Peter didn’t drive, a conscious decision, made much like an objector to war might decide not to register for the draft, and so, I entered his life not only because of my interest in mushrooms, but also because I had a car.

He once asked me to drive him to an electronics store so that he could purchase a small transistor radio that he might place under his pillow at night. He wanted to be able to listen to the opera without disturbing his family members.  They were never the wiser, but I was. He was like that, considerate almost to a fault.  It was his constant habit to avoid needless confrontation. 

For over a quarter century he was my collecting partner. We drove through the Catskills and nearby Hudson Valley of New York, sometime venturing into the hills of western Massachusetts, the Gold Coast of Connecticut, and south to the Jersey Shore. As I steered the car, he rode shotgun, whistling and humming operatic arias, commenting on the magic carpet ride that autos afforded. The smallest things thrilled him.

And as the world whizzed by we would talk: sometime of politics, sometime of women, but mostly of words, ideas, mushrooms, the cycles and processes of nature.  His eye for detail was sharp, his mind precise.

There were times driving down a country road when the sight of a barberry hedge would be enough fill the car with observations of short and long stage infestation of the rust fungi Puccinia graminis. The commentary would come complete with descriptions of the Pyncnium, Aecium, Uredinium, Telium, and Basidium of five different stages of this heteroeceous parasite - including stage zero!  Up close he would squat down, turn over the barberry branch, pull the loupe from around his neck, press it to his eye, the thorny branch scratching itself against his cheek, and point out the structures of the first two stages. Satisfied with his observation, the branch would be released and plant itself would not be harmed. Peter never spoke of it, but The Buddha himself would have been proud.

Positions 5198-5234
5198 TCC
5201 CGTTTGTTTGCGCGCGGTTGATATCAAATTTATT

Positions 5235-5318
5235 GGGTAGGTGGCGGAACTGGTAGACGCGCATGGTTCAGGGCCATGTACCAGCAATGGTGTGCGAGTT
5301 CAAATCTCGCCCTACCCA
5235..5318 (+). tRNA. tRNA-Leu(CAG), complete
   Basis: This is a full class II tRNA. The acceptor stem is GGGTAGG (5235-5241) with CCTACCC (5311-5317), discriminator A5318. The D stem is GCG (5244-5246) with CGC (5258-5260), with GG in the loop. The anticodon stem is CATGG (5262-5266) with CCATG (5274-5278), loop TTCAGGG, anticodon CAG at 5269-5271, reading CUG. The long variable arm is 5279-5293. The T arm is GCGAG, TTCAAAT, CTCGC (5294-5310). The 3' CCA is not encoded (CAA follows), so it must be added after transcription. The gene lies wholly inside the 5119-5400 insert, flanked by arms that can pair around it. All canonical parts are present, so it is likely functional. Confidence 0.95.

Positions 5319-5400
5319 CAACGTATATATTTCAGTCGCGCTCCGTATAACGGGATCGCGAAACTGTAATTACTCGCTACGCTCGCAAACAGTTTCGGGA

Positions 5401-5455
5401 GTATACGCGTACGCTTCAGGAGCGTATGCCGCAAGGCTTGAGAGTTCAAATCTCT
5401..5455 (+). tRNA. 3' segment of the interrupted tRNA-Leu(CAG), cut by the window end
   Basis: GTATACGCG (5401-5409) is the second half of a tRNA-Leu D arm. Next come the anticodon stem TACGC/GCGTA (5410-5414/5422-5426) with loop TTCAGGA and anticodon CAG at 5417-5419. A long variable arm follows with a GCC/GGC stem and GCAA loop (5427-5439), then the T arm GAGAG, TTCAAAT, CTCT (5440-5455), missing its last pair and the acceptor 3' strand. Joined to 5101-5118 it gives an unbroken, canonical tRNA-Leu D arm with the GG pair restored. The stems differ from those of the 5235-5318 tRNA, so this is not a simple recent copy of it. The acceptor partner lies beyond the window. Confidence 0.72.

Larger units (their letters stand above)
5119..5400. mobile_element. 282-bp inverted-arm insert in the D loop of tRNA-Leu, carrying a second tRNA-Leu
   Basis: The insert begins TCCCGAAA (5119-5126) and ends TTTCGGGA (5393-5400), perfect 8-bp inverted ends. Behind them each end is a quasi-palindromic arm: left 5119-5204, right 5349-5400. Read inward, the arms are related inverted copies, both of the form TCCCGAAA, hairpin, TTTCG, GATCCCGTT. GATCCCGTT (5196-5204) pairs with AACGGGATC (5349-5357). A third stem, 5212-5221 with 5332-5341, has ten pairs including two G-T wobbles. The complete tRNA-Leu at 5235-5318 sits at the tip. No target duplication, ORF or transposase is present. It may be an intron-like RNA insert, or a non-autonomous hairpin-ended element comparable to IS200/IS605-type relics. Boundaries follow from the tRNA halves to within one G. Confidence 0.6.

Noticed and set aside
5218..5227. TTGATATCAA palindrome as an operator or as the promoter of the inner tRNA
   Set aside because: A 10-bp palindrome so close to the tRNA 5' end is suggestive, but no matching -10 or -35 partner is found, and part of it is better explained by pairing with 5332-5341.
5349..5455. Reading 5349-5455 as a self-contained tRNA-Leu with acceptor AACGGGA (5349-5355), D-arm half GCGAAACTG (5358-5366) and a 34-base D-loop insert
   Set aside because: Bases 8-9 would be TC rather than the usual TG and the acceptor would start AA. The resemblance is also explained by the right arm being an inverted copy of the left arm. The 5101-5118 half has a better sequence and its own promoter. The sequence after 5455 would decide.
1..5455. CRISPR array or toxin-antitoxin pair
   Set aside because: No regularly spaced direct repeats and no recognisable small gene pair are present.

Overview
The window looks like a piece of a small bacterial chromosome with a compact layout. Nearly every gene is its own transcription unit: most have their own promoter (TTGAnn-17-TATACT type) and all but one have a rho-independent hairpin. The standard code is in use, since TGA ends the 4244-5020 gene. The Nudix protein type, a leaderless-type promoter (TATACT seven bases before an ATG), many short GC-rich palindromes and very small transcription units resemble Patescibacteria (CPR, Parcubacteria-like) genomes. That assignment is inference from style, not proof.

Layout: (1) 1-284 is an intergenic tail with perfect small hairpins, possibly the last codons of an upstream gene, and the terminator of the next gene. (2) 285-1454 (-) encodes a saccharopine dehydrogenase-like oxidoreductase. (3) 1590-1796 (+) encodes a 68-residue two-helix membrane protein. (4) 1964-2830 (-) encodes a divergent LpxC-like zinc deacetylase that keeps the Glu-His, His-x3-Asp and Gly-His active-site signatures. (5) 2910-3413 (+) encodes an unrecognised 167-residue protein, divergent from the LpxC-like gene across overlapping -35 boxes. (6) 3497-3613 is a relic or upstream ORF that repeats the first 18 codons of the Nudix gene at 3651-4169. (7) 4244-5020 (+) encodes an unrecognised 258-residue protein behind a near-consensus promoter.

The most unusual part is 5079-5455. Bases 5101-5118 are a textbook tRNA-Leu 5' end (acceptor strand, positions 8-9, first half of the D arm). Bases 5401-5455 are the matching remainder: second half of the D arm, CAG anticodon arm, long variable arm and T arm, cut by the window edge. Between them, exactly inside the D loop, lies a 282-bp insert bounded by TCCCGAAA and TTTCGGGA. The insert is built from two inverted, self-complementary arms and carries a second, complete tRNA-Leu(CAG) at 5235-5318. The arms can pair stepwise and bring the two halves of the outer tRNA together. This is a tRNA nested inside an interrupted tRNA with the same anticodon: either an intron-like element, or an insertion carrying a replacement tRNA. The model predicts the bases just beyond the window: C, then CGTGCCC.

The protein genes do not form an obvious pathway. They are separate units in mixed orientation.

His collection technique reflected this respect for nature.  In his pack was always a small red mirror from a ladies compact. When he came upon a mushroom that excited his interest he would place the mirror on the ground under the cap so as to better view the details of the gills or pores. Unless it was absolutely necessary, or unless someone had passed him the mushroom, he would not pick the fruiting body just to observe it. It didn’t seem to matter that there were troops of the same mushroom nearby. Needless destruction was needless destruction, and besides, the trail of plucked and discarded mushrooms was sure to ruin the experience of the next person who came down the path. Peter would take his photographs without leaving any footprints.